Ahead of Chamber Choir Ireland’s presentation of Northern Lights, we speak with Guest Director Sofi Jeannin


Posted 5 months ago in Arts and Culture, Event Preview

BIMM jun-jul 22 – Desktop

Can you tell us a little bit about the composers on the Northern Lights programme, and what their work means to you? 

I grew up immersed both in the Nordic romantic repertoire and new pieces from Sweden and surrounding countries. Not only is it exquisite music but it’s a marvel to sing and I believe that the development of choirs of such high standard as you find in the North of Europe comes from folk and religious tradition and the tremendous pedagogical work of the masters such as Eric Ericson but it also happened thanks to the repertoire itself.

What can audiences expect from Northern Lights?

With the pieces of Alfvén, Stenhammar and Sibelius, the audience will be able to travel to a very special climate of beautiful romantic sonorities, but also get a taste of folk tradition, gentle polska 3 time rythmn, melancholy and a sense of longing, very present in their works. With Rautavaara, Mäntyjärvi and Rehnqvist, we present fresh, choral invention that is also a natural continuation from the older giants of Nordic music. The atmospheres are highly contrasting and moods and characters should provide a lovely experience for our audience.

“With the pieces of Alfvén, Stenhammar and Sibelius, the audience will be able to travel to a very special climate of beautiful romantic sonorities, but also get a taste of folk tradition.”

Can you share some insights into what being a guest conductor involves? How much is done in advance of arrival here and during rehearsals with Chamber Choir Ireland?

A part from the musical preparation of the scores, I already imagine shapes and colours of phrases, anticipate challenges for the singers in terms of intonation, blend or conveying of the text and I work out different solutions of how to resolve them. And once in rehearsal, you have to develop, mould and shape what the singers are proposing. This is a very exciting process that can take you on a new, unexpected path. But it is vital that the singers are able to come with you on the journey. For this you have to stay flexible, read the room, the group and individuals so that you adjust pacing – pushing or relaxing, staying sensitive to possible fatigue or need of contrast. The music is the reason we are together and our vehicle of motivation and expression but you are above all working with people!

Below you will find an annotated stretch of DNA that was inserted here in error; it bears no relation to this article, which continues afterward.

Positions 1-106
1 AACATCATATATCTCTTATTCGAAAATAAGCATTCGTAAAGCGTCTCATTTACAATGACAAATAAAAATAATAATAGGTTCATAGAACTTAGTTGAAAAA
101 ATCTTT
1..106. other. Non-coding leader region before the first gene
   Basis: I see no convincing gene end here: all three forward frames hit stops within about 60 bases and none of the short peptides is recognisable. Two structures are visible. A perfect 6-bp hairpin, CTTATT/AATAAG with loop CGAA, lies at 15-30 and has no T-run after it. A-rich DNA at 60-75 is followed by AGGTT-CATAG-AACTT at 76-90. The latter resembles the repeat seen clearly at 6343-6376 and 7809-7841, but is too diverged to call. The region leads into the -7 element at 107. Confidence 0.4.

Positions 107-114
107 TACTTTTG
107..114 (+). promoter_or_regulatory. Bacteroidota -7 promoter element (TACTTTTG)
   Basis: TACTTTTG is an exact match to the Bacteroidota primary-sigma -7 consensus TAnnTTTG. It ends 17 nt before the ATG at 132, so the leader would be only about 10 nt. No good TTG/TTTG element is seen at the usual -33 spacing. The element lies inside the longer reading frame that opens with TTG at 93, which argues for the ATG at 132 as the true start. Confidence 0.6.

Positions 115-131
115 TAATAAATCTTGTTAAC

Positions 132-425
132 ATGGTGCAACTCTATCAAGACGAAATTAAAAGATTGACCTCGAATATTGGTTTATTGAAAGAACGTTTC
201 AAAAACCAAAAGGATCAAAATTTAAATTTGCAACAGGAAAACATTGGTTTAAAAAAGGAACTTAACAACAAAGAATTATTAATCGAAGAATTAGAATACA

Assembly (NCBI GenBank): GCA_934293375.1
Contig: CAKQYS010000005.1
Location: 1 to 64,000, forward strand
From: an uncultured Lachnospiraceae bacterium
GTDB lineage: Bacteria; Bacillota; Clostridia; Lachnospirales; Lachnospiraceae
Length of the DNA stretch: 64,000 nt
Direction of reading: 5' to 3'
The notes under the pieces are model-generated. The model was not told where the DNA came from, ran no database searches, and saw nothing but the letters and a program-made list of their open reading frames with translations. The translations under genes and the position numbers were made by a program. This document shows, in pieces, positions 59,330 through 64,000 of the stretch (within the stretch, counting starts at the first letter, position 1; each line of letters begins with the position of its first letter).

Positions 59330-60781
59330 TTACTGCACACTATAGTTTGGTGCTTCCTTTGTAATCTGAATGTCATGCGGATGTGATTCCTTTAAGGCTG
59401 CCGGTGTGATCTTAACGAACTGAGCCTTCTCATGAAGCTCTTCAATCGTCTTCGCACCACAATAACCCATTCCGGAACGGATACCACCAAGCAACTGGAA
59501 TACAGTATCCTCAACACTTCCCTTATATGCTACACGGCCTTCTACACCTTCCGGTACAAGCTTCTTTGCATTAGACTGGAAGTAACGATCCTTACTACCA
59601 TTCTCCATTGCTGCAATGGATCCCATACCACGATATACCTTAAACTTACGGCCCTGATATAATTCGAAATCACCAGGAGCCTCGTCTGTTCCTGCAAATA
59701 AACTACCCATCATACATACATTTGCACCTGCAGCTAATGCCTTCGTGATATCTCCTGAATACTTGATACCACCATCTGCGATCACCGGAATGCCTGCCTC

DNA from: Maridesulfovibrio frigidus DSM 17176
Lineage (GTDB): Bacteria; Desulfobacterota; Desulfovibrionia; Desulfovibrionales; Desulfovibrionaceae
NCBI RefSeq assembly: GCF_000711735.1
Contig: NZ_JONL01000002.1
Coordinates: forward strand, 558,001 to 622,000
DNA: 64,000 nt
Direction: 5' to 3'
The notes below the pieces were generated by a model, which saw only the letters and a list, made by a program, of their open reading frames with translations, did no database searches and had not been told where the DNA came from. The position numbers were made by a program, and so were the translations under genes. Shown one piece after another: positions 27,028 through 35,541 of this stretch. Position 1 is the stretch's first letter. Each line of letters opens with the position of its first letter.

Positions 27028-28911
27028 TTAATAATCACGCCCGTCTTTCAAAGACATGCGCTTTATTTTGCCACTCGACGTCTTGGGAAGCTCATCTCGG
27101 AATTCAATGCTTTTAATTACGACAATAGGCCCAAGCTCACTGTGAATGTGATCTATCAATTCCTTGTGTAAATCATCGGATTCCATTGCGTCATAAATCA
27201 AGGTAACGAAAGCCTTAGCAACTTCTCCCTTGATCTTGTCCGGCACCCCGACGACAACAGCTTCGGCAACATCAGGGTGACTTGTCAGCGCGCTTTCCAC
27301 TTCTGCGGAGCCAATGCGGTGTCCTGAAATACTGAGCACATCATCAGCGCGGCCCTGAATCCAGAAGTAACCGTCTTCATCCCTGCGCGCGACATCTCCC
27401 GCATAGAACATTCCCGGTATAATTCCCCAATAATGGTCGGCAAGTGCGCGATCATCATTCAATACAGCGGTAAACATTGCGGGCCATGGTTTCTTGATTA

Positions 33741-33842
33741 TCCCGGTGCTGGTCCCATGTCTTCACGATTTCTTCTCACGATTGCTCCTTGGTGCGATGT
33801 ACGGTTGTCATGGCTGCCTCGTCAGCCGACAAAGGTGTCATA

You have been the Chief Conductor of the BBC Singers since 2018. What impact has the pandemic had on your plans and what is in the pipeline now that it is, hopefully, behind us?

It was particularly hard when travel was impossible. In 2020 I didn’t see them between mid March and November. And with projects cancelled one after the other, it was a real challenge to know where to project future plans, which pieces would be possible, which venues, audiences or not, and also trying to maintain confidence. But I must admit it was also rather amazing to be at home for so long and to take things slowly, being able for the first time to spend a long time with my little boy who was not even 2 years old at the time, without the anxiety of leaving him behind to travel.

Since we’ve been back to a regular pace, we adapt programmes with the ever changing protocol and it’s testing for both singers and team. And I’m very moved by everyone’s resilience and courage, doing everything possible to create music and feed Radio 3 with new content every week. And we have such exciting projects ahead that I can’t wait to start this year, from Purcell to James MacMillan, traveling together to the Edinburgh festival, an exciting new commission from Joanna Marsh with electronics and Joby Talbot’s wonderful Path of Miracles.

Do you have a favourite composer and conductor?

Bach! And as for conductors, in the choral tradition, Eric Ericson – he completely revolutionized the genre. Digging up forgotten works, commissioning new ones, developing the Swedish choral sound to a precise and clean intonation combined with warmth and focus. And being a dedicated professor, never seizing to work with amateurs alongside the prestigious professional ensembles. His legacy is for me absolutely tremendous and as a Swede, it feels like a direct responsibility to try my absolute best to keep developing all these aspects.

Are there any exciting trends or developments that you see emerging in the choral sphere at the moment?

Many – in terms of choral composition, I believe that there is versatility, encounters of different media and aesthetics. But the most vital development in my opinion is everything that is done to get children singing. Through community work, schools.. The access to choral singing should be completely democratized and inclusive. It is the most beautiful form of coming together and we must make sure that choral singing remains and develops to embrace the future generations.

 

Northern Lights with Guest Director Sofi Jeannin is in the Pepper Canister Church on Saturday February 19 tab 6.30m. Tickets €5-€20.

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